MFA and 2FA are sometimes used interchangeably, but they are slightly different. 2FA means only two factors are required for authentication whereas with MFA you can have multiple.

MX Record

MX is an acronym for Mail Exchange. An MX Record directs emails to mail servers. It specifies how to route emails in compliance with SMTP. An MX record is composed of two parts: the priority and the mail server name. The lowest priority value is more preferred. 

Without this record, you won’t be able to receive emails. It’s also crucial to have for an error-free receiving mail service.


MTA-STS is an acronym for Mail Transfer Agent Strict Transport Security, a standard for the secure movement of emails over an encrypted SMTP connection. A Mail Transfer Agent is a program that helps the transmission of messages between computer devices with active internet connections. Strict Transport Security helps deploy and implement the standard.

Together MTA-STS permits an SMTP client to check server identity and evaluate if it’s linked to an impostor by requiring the server to provide its certificate fingerprint in the TLS handshake. Then the client verifies the shared certificate against a trust store having certificates of familiar servers.


SIEM is an acronym for Security Information and Event Management, an email security approach that is an amalgamation of security information management (SIM) and security event management (SEM). The SIEM approach collects data from different sources, looks for deviations from the norm, and initiates the necessary activity. 


SMTP is an acronym for Simple Mail Transfer Protocol which is a set of communication guidelines that helps software in sending emails over a secured internet connection. The servers can locate themselves and announce what sort of communication they are attempting. SMTP servers also take care of errors including incorrect recipients’ email addresses.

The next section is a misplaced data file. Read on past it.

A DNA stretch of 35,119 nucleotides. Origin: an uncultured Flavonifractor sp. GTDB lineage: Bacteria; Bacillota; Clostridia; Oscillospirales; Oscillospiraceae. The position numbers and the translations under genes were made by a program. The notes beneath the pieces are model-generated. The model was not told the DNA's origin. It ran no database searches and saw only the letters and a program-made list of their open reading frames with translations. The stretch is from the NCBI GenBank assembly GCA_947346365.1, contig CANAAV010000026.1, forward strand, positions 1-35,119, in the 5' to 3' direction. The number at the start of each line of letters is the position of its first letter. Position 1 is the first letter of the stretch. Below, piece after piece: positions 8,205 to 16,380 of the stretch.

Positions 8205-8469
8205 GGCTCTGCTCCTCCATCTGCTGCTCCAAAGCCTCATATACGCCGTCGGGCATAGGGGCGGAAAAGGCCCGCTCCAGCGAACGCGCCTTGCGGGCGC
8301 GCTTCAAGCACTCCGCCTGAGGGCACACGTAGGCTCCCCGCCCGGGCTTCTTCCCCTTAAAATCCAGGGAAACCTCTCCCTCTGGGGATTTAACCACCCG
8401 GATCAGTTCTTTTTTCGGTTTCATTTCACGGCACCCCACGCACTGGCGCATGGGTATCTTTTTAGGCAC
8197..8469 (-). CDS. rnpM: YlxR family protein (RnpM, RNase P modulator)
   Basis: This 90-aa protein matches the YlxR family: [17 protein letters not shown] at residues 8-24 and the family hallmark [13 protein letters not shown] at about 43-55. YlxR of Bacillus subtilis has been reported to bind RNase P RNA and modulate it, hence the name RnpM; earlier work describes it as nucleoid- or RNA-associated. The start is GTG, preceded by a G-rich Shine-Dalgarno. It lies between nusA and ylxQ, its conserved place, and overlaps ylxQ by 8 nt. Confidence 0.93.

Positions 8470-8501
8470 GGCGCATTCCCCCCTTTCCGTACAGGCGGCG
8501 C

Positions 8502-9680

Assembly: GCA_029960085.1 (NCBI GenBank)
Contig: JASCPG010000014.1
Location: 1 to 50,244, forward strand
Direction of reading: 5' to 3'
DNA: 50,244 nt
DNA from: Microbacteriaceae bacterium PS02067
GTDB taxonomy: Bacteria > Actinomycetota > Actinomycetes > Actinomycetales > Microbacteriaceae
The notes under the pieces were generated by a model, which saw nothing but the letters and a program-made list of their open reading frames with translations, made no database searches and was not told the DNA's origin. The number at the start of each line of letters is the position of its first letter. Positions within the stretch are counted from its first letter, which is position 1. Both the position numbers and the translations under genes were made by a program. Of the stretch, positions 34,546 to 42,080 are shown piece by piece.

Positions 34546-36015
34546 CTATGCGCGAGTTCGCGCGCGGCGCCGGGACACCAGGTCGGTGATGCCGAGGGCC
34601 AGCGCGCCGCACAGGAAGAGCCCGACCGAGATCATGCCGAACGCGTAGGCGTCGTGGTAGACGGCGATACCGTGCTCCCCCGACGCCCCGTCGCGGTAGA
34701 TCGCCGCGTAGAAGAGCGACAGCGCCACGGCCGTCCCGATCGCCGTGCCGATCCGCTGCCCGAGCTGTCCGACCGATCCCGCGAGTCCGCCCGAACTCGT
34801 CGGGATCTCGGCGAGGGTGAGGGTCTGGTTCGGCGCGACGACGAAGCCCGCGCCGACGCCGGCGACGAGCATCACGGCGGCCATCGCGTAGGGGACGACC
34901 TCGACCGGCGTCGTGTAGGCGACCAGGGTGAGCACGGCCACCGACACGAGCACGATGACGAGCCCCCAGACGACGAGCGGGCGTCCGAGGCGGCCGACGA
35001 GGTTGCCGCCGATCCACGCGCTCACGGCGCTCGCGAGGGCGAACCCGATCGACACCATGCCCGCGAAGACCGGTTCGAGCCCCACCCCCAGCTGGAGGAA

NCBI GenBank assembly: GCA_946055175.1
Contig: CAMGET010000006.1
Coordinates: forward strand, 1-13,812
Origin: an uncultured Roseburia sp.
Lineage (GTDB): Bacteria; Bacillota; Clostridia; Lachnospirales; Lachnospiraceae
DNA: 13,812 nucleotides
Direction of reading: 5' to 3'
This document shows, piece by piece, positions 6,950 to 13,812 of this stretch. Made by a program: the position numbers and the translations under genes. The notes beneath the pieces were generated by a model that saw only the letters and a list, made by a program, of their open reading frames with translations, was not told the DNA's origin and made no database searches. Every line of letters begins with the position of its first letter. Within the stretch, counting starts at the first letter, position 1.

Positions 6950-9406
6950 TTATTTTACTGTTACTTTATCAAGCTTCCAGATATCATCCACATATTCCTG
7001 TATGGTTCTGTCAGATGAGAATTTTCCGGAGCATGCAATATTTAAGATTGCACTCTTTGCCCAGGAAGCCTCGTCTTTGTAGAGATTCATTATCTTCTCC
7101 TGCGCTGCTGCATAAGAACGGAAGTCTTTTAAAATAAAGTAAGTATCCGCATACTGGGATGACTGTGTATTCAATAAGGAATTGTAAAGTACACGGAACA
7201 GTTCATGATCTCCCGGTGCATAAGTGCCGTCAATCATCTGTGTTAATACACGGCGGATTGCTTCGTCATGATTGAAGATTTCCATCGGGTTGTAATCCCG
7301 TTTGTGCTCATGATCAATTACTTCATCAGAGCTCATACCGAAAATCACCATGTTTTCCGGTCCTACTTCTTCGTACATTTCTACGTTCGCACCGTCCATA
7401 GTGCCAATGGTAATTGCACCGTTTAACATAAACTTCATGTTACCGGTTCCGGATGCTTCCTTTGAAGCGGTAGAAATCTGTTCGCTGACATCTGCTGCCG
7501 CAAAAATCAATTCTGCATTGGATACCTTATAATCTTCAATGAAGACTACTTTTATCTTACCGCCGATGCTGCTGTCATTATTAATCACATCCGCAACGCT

SOAR is an acronym for Security Orchestration, Automation, and Response. It’s an aggregation of software solutions and tools that let companies streamline security operations in three primary domains: threat and vulnerability management, incident response, and security operations automation.

SOAR automates security operations-related tasks like detecting system vulnerabilities and browsing logs. It resolves the issue of finding and managing vast human resources while ensuring fast and error-free work.


SPF is an acronym for Sender Policy Framework, an email security protocol that requires you to create a list of IP addresses and servers allowed to send emails using your domain name. Emails sent from IP addresses outside of the list fail authentication checks.

SPF helps prevent phishing and impersonation attacks attempted in your brand’s name to manipulate recipients into sharing confidential and sensitive information. You can use our Investigate tool to ensure error-free SPF, DKIM, and DMARC records. All you have to do is send us an email from the domain you want to check and we’ll get back to you with results.

Strengthen your Email Resilience against Phishing Attacks

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Faisal Misle

10 May. 2023